Trip to Mars Could Leave Astronauts Drained of Energy by Time They Got To the Planet

For years man has dreamt of going to Mars, even though for a long time it was thought to be an impossible task.  If recent studies have anything to say about it, we may never see a man or woman on the surface of Mars.

With current rocket technology, a trip to Mars would take about a year to complete, another year to get back, and however much time on the planet the mission called for.  Researchers at Milwaukee’s Marquette University recently released findings from studies involving sample tissues from astronauts that indicate the human body may not be able to endure the rigors of a trip to the Red Planet.

Researchers took tissue samples from nine U.S. and Russian astronauts who would be spending roughly six months on the International Space Station.  Tissue samples were taken 45 days before astronauts left for the space station, and then once again on the day they returned from space.  Results paint a bleak picture for the future of a human led trip to Mars.

The results after a six-month stay in space, found that the astronauts had suffered severe muscle atrophy caused by the prolonged exposure to a zero gravity atmosphere.  The loss in muscle tissue resulted in a 40% decrease in the astronaut’s capacity for work.  Professor Robert Fitts said that the results indicate that by the time a shuttle made it to Mars, the astronauts would be so wanton for energy that they would likely be unable to perform even routine tasks.  The additional stress of doing so while wearing a space suit, would make the ability to complete tasks even less likely, the professor said.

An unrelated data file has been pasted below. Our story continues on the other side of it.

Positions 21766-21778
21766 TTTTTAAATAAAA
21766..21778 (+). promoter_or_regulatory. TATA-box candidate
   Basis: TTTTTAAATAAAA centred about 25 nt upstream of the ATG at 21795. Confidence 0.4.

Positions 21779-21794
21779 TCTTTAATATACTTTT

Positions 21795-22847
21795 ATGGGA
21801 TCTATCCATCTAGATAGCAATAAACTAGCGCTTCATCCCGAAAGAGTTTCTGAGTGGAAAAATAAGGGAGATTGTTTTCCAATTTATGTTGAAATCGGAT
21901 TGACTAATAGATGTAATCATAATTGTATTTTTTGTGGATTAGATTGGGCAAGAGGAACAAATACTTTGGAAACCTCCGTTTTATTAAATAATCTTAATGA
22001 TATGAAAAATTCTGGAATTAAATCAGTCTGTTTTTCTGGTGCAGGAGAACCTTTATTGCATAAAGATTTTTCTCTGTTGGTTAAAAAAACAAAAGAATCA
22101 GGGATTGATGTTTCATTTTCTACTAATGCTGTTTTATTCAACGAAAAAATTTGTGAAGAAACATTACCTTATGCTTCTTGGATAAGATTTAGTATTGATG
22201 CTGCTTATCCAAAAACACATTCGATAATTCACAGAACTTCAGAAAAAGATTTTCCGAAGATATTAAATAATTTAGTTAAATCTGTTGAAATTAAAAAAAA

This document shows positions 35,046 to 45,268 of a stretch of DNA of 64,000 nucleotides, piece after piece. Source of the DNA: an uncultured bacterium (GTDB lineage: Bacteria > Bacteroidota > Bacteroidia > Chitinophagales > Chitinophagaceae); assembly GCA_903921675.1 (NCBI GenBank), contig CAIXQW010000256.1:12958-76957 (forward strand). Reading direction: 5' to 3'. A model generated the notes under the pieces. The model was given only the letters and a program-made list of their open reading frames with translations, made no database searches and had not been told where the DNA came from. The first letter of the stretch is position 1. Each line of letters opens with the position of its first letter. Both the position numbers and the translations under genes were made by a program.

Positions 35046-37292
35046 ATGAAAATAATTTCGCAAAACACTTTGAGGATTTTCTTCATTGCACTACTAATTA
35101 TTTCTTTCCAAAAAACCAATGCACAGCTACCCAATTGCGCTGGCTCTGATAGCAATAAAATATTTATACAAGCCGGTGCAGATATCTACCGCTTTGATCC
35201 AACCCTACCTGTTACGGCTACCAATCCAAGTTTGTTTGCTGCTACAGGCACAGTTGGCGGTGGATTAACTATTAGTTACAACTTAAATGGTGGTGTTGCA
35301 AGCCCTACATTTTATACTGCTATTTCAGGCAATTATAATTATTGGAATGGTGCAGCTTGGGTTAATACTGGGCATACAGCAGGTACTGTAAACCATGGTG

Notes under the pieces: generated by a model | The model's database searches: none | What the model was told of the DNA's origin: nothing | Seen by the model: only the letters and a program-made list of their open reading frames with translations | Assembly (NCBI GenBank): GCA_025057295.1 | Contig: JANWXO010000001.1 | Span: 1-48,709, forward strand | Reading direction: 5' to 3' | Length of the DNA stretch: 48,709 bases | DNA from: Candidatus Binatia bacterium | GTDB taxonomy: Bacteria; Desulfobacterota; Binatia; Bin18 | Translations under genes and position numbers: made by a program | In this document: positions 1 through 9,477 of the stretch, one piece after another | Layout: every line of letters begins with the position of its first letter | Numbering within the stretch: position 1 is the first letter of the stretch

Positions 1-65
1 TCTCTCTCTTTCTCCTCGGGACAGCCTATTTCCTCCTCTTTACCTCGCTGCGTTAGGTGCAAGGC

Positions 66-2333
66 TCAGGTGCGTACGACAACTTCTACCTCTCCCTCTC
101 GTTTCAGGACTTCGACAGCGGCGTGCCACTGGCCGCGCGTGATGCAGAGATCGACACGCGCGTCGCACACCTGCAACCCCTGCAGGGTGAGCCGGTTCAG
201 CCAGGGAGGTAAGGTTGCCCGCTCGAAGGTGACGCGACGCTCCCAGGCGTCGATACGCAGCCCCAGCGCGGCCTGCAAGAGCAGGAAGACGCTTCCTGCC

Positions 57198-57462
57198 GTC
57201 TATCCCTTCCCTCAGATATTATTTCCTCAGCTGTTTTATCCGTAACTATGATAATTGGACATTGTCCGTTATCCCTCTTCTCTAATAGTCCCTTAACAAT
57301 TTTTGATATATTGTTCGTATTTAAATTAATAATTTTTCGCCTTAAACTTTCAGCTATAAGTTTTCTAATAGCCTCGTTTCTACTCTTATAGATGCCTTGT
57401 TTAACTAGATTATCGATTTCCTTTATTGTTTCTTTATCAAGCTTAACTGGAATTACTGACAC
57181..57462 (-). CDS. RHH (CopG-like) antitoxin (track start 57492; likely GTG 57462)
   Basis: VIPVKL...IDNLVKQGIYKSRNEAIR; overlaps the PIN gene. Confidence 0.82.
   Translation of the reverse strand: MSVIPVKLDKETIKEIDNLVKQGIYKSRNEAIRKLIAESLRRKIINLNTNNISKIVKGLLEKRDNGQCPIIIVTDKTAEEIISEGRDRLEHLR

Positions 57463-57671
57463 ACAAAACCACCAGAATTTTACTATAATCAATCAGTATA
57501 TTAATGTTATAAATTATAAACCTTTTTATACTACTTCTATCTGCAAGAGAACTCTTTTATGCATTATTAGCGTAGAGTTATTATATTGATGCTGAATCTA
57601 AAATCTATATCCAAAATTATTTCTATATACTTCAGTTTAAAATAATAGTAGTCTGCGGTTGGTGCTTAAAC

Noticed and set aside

In June, six men from Europe, Russia, and China agreed to enter a simulated space shuttle and stay there for 18-months in an attempt to simulate the effects a flight to Mars would have on astronauts.  Science or not, the race to reach Mars will likely continue.

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